Step 5: Once you have the cloth painted and dried, you need to actually make the dress. I think I really just did this, with no pattern, by laying pieces of cloth on my body and cutting them into about the shape I needed (probably a little larger so i'd have room to spare) and then using loose basting stitches to temporarily hold the fabric together in the proper layout; after I had most of it in place I went back and used more basting stitches to hone the design, and just kept doing this till I had a reasonable dress in mockup. At this point I sewed it properly, by hand, using embroidery thread in large, wacko stitches as are the hallmark of Sally's look. I think the green cloth on the left hip had to be cut in an odd way with a wedge in order to make it lay right, but everything else I was able to get dead-on. I'll add, I did not hem the skirt or finish any of the edges, this being again a trait seen on the original. Don't forget the pocket on the front of the skirt!
Step 6: We're assuming you have the dress finished at this point. If not, do whatever else you need that I didn't go over to make your dress be finished.
Step 7: To get the stitching on the legs, I used a pair of opaque white tights and put little drops of clear nail polish down on every spot where I intended to go in with a needle. I used blue embroidery thread and just sewed down lines of stitching in the correct places on the legs. If I had the costume to do again, I would also make some arm-stockings in the same way (the costume originally had been planned that I would glue down some false stitches on my arms, but it didn't quite work when I tried it.)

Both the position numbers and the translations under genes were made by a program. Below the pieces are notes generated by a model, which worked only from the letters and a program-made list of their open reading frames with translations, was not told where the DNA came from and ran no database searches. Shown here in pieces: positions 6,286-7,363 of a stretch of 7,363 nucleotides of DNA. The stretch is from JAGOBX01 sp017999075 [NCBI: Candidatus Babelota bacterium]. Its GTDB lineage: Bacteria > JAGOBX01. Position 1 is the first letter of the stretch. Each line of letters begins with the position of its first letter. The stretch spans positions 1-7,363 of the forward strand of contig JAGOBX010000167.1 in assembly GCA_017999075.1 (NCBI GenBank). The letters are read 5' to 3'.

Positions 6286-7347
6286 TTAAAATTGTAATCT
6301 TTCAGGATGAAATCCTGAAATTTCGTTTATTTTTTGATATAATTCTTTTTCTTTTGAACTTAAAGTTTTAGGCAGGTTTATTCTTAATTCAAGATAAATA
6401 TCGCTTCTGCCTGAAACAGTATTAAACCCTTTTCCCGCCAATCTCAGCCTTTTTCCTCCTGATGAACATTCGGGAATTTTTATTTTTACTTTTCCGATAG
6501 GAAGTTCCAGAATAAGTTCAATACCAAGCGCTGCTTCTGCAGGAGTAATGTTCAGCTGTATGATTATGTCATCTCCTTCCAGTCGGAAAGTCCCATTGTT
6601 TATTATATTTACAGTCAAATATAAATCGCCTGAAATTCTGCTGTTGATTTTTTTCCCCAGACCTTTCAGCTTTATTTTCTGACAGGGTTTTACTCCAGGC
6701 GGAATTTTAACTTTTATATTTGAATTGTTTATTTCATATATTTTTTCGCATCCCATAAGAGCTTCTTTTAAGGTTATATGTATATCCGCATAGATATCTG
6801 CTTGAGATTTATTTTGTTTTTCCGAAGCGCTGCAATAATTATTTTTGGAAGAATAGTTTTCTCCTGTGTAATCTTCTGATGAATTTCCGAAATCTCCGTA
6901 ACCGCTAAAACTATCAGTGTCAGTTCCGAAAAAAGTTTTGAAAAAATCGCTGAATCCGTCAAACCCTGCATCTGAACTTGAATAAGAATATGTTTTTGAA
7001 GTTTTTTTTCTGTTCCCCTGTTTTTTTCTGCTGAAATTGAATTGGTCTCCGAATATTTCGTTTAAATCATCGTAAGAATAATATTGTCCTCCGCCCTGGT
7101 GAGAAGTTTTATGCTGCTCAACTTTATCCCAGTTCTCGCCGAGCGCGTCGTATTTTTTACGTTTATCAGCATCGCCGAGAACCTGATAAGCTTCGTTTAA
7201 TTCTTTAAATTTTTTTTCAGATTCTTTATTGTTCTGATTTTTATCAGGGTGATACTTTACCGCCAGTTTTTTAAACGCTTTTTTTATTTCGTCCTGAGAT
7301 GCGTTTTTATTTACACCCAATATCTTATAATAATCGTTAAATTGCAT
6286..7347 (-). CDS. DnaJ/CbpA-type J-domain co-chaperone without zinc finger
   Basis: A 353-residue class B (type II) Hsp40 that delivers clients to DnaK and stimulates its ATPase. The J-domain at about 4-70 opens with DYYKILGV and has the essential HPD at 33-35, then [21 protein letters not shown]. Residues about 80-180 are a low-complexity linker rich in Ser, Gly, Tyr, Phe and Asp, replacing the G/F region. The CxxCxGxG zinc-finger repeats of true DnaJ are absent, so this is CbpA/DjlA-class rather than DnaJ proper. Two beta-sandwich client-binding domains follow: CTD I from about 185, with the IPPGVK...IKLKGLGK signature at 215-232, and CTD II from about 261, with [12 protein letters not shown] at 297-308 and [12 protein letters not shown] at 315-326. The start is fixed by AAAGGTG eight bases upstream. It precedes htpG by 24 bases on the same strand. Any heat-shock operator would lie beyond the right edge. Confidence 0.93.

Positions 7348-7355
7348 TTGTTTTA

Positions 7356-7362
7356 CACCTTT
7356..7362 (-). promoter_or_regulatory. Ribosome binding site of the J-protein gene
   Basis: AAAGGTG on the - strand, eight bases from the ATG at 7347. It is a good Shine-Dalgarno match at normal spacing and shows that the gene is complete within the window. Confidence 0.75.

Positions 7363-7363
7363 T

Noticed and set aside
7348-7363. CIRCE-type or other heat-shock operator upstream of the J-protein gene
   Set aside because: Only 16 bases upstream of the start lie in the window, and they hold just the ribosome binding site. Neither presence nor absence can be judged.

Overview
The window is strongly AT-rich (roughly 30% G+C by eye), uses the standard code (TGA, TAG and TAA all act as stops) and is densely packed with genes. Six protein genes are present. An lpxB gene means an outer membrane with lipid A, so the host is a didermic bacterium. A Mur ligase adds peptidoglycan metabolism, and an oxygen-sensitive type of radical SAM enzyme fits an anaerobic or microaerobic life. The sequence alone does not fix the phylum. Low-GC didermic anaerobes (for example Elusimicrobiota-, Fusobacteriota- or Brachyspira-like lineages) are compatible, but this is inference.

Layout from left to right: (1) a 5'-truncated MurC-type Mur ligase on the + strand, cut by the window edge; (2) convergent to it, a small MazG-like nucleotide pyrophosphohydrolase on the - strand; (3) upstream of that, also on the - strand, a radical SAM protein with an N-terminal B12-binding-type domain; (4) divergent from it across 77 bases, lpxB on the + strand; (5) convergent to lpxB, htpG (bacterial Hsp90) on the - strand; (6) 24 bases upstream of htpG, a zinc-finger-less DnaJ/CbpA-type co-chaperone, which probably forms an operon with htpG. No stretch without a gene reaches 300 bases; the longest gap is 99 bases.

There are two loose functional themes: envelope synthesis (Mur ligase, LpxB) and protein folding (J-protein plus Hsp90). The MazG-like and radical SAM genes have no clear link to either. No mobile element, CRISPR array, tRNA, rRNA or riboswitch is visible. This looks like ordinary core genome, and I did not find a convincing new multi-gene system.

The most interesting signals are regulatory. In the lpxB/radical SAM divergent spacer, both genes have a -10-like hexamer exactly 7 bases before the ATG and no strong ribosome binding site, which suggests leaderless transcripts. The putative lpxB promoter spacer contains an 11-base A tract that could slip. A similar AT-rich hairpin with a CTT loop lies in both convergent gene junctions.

Step 8: I assume you have your leg and maybe arm stockings done and stitched. Makeup time! Start by painting your fingernails a burgundy color.
Step 9: Any exposed skin that's left after your tights and arm-pieces are on, needs to be painted white with clown makeup, and then have blue 'stitches' painted on. (Again, I found out too late and the hard way that I couldn't really glue down thread onto myself as had been my original plan. There was no skin-safe glue I could find that both allowed full mobility and still held the threads in place on my skin.) I had to use plain old cornstarch as my setting powder over this, but if you can get good stage makeup a truly transparent shade of setting powder may be available. (Do NOT use regular "translucent" powder, as it has pigments added that will ruin the white makeup you've already used.)
Step 10: Using the blue makeup, smear some large circles around your eyes.
Step 11: Add some burgundy lipstick and some false black eyelashes, and you're done. Pull yourself together and you're now ready to party as Sally from The Nightmare Before Christmas!